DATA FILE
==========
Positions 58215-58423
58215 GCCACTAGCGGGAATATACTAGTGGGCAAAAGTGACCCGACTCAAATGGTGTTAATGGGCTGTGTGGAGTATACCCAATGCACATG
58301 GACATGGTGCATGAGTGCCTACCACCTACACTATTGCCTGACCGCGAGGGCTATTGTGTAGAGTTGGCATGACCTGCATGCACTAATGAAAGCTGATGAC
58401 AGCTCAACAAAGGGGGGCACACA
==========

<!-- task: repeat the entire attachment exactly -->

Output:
Positions 58215-58423
58215 GCCACTAGCGGGAATATACTAGTGGGCAAAAGTGACCCGACTCAAATGGTGTTAATGGGCTGTGTGGAGTATACCCAATGCACATG
58301 GACATGGTGCATGAGTGCCTACCACCTACACTATTGCCTGACCGCGAGGGCTATTGTGTAGAGTTGGCATGACCTGCATGCACTAATGAAAGCTGATGAC
58401 AGCTCAACAAAGGGGGGCACACA